In a year of gloom and doom, Broadcast showcases the handful of media players who have successfully swum against the tide and had a bumper 2001.
TONY BALLWhile it's been a pretty hairy year for most commercial broadcasters, BSkyB has certainly bucked the trend - thanks to a business model based on subscriptions, not advertising. Clever, eh! The small matter that the broadcaster's share price has halved this year hasn't stopped Sky's straight-talking chief executive Tony Ball picking up around£8m in pay and bonuses - thanks to steady increases in subscriber numbers and revenues per user.

But, best of all, the hard-working Ball managed to find time to take a few side swipes at his beleaguered rival ITV Digital, which rebranded in the summer with a knitted simian appearing as its new mascot. Ball sent a crate of bananas to ITV Digital to celebrate the happy event. Could he have been suggesting ITV Digital is a platform run by monkeys? Surely not.

GAVYN DAVIESIt seemed only fitting that Gavyn Davies - Labour Party stalwart and good chum of chancellor Gordon Brown - should scoop the job of BBC chairman after Sir Christopher 'two-jobs' Bland departed to BT. After all, 'twas Davies who recommended that the government should hand Auntie the hefty licence fee hike which kicked in last year and underlies all the corporation's current success. But swapping a Tory supporter for a well-known Labour supporter to regulate another well-known Labour supporter - Greg Dyke - kicked up a predictable stink in the press.

So it was no surprise then that former Tory chief whip Lord Ryder of Wensum was shooed in as vice-chairman.

BBC 1BBC 1 finally hit the jackpot this year when it overtook ITV 1 to become the nation's most popular television channel. Controller Lorraine Heggessey displayed her uncanny instinct for being at the right place at right time, pitching up at the channel just in time to take all the credit. BBC 1's new-found resurgence is down to a combination of factors: director general Greg Dyke's emphasis on the importance of the channel, Heggessey's competitiveness urged on by a departing Mark Thompson; a bunch of quality hits (The Blue Planet, Walking with Dinosaurs, extra EastEnders and a strong daytime schedule). Oh yes, and it's also got oodles of cash.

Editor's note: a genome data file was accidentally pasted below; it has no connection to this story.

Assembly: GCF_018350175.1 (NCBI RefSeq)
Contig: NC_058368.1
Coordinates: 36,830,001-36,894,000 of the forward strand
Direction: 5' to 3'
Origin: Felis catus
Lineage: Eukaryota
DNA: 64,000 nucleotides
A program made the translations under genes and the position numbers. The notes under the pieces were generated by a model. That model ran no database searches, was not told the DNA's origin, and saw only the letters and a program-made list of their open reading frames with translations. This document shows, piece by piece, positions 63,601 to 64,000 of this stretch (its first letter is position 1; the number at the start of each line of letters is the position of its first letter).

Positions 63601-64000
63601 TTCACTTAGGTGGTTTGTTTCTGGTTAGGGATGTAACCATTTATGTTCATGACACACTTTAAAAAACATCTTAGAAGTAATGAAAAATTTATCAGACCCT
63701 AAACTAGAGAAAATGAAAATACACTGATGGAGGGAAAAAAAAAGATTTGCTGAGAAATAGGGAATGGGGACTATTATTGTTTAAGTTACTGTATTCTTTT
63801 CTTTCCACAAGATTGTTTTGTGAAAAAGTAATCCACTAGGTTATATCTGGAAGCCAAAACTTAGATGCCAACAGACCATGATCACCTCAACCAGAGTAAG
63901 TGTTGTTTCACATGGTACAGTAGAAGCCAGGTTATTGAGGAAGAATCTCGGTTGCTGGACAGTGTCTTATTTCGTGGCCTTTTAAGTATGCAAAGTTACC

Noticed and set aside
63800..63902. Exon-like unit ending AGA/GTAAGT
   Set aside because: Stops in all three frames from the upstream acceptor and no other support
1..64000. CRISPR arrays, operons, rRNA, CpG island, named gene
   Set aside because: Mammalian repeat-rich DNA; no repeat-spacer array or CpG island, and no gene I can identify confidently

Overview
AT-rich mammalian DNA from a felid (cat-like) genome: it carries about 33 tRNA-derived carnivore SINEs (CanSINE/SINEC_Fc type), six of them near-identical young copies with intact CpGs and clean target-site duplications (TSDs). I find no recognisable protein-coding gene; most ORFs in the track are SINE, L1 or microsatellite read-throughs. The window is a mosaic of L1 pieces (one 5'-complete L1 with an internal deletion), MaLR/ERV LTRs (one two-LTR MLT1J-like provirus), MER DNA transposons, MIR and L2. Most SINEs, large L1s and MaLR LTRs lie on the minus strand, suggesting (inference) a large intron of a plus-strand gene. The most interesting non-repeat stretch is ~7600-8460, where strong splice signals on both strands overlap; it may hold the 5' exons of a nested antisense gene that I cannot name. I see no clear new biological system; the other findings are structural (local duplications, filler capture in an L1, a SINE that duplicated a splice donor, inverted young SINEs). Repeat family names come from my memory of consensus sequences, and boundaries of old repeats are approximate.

MICHAEL JACKSONIn the entertainment business, timing is everything, and nowhere was this more clearly illustrated this year than in the departure of Channel 4 chief executive Michael Jackson to US broadcaster USA Networks. Almost on cue with his resignation ad revenues began to plummet, with his bouncing baby 4 Ventures bearing the brunt of the cutbacks. Critics claim Jacko went on a spending binge at C4 with loss-making launches Film Four and E4; something that incoming C4 chief Mark Thompson will have to sort out on arrival. Jackson-baiters sharpened their knives when they heard that his new job at USA Networks was uncertain following the company's sale to Vivendi. But as usual Jackson has come up smelling of roses.

CHANNEL 5It's been a good year for Channel 5. After seeing the back of David Elstein at the end of last year, it completed a successful smash-and-grab raid on C4. It poached a new director of programmes in the shape of Kevin Lygo, who came complete with a list of all C4's scheduling secrets, not to mention half of its entertainment department. Lygo is now embarking on what he enigmatically describes as C5's 'second phase'. This boils down to an admission that C5 was piss-poor and will only get better now it's run by him, with a little help from Home and Away. Expect to see audience share nudging over 6 per cent in 2002 and hopefully very little of Keith Chegwin's jiggly bits.

NEWS CHANNELSIt's a sour thing to profit from misfortune. That's probably why most news providers waited until at least a few days for the dust to settle on 11 September before crowing about how well they coped with the disaster. They stared at their shoes while telling us how the viewing figures had shot up and only provided their finely detailed information on audience share after we asked for it - honest. The huge response was taken as a vindication of rolling news strategies. Most viewers would take a rather different view: that it was the only time the channels produced anything worth watching. It'll take more than a major international incident to save ITN's News Channel, though - divine intervention maybe?TV BITCHESITV's rebirth of the talent show in the shape of Popstars, Soapstars and Pop Idol has turned what the BBC kicked off with Weakest Link's Anne Robinson into a whole new breed of devil spawn. Now British TV boasts a healthy number of cantankerous miseryguts to celebrate. Their arrival was a boon to the hordes of spent national newspaper hacks who quickly garnered monickers such as 'Nasty' Nigel, 'Evil' Yvon and Cowell the ****.